Barrister who lied to secure pupillage disbarred

Print This Post

14 March 2016


New York: Soma Sengupta put on probation

New York: Soma Sengupta put on probation

A barrister who gained a pupillage by lying about her age, faking references and falsely claiming she had been an assistant district attorney in New York has been disbarred.

After an investigation by the Bar Standards Board (BSB) back in 2009, Soma Sengupta – who had been at crime set One Inner Temple Lane – was convicted in New York four years later of possessing forged documents, filing attorney registration forms with false information, and an associated conspiracy charge.

Although the prosecution pushed for jail time, she was put on probation for five years and fined $5,000. Shortly after she was disbarred in New York.

According to a New York Times report of her conviction, Ms Sengupta’s scheme began to fall apart when a clerk at the chambers became suspicious that her application said she was 29 – at the time she was in her late 40s.

It reported the judge saying he was troubled by Ms Sengupta’s lack of remorse and unwillingness to accept responsibility. But he said that this was “not the crime of the century”.

The Bar tribunal was delayed due to continuing legal cases in the US. BSB director of professional conduct Sara Jagger said: “The lengths that Ms Sengupta went to, to embellish her experience and qualifications are extraordinary. Her elaborate dishonesty is clearly incompatible with membership of the Bar.

“Ms Sengupta never became a registered barrister in England and Wales because her pupillage was suspended. However, the tribunal’s decision to order disbarment is right because honesty and integrity of barristers are essential to public confidence in the profession.”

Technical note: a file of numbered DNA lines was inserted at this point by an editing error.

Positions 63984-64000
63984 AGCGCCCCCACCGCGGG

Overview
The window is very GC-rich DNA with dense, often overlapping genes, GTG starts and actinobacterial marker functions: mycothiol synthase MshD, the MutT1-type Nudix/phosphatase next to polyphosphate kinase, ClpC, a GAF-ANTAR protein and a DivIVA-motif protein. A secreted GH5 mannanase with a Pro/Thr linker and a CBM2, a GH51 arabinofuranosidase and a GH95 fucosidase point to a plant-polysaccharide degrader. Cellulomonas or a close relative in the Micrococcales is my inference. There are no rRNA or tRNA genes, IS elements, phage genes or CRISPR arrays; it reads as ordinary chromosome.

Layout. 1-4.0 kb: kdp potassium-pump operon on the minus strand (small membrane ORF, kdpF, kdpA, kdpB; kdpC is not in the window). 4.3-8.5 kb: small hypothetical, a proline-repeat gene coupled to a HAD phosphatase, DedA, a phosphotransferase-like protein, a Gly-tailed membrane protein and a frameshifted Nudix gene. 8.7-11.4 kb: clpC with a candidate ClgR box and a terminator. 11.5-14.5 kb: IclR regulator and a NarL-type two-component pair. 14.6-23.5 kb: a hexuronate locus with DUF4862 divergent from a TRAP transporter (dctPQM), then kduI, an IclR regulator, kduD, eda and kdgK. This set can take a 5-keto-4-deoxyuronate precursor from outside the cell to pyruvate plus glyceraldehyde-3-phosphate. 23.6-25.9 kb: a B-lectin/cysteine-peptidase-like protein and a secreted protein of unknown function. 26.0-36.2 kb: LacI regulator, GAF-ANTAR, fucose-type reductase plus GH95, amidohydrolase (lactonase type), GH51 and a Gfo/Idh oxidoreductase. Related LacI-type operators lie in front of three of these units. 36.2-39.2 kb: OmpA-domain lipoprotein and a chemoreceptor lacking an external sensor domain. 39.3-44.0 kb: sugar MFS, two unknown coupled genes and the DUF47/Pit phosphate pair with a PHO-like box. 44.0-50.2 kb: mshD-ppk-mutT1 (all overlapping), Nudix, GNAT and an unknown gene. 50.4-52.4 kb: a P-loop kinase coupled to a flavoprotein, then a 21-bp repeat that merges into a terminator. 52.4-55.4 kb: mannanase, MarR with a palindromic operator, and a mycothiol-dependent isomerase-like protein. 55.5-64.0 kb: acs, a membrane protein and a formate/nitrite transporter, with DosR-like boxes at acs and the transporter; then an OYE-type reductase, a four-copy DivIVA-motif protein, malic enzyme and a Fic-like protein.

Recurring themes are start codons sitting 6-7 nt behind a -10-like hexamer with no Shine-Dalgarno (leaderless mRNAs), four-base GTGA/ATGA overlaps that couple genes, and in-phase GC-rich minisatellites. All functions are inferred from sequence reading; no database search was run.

According to the Manhattan District Attorney’s office, Ms Sengupta forged a birth certificate, college and law school diplomas, a law school transcript, and even reference letters from former employers and a Massachusetts state representative.

She had qualified as a US lawyer but originally concealed this to get a paralegal job at that office – qualified lawyers were not allowed to take paralegal roles there. After that, Ms Sengupta volunteered at the Legal Aid Society in Manhattan.

In order to secure a pupillage, she then created an elaborate web to support her lies, creating e-mail addresses and domain names for former employers. She gained admission to Middle Temple using a forged reference letter purportedly from a Georgetown University Law Centre professor who had actually died prior to the date he supposedly wrote the letter.

Ms Sengupta was found in court to have falsely and repeatedly represented to 1 Inner Temple Lane and the BSB that she had been employed as an assistant district attorney in Manhattan.

At the time of her conviction, District Attorney Cyrus Vance said: “For 10 years, this defendant piled lie upon lie, until the tower of deception she built finally fell in upon itself.”



Leave a comment

* Denotes required field

All comments will be moderated before posting. Please see our Terms and Conditions

Legal Futures Blog

Rating lawyers by their wins and losses – a good idea?

Robert Ambrogi

Lawyers will give you any number of reasons why their win-loss rates in court are not accurate reflections of their legal skills. Yet a growing number of companies are evaluating lawyers by this standard – compiling and analysing lawyers’ litigation track records to help consumers and businesses make more-informed hiring decisions. The shortcomings of evaluating lawyers by win rates are many. Not least of them is that so few cases ever make it to a win or loss. Of equal concern is that, in the nuances of law practice, it is not always obvious what constitutes a win or a loss.

February 22nd, 2017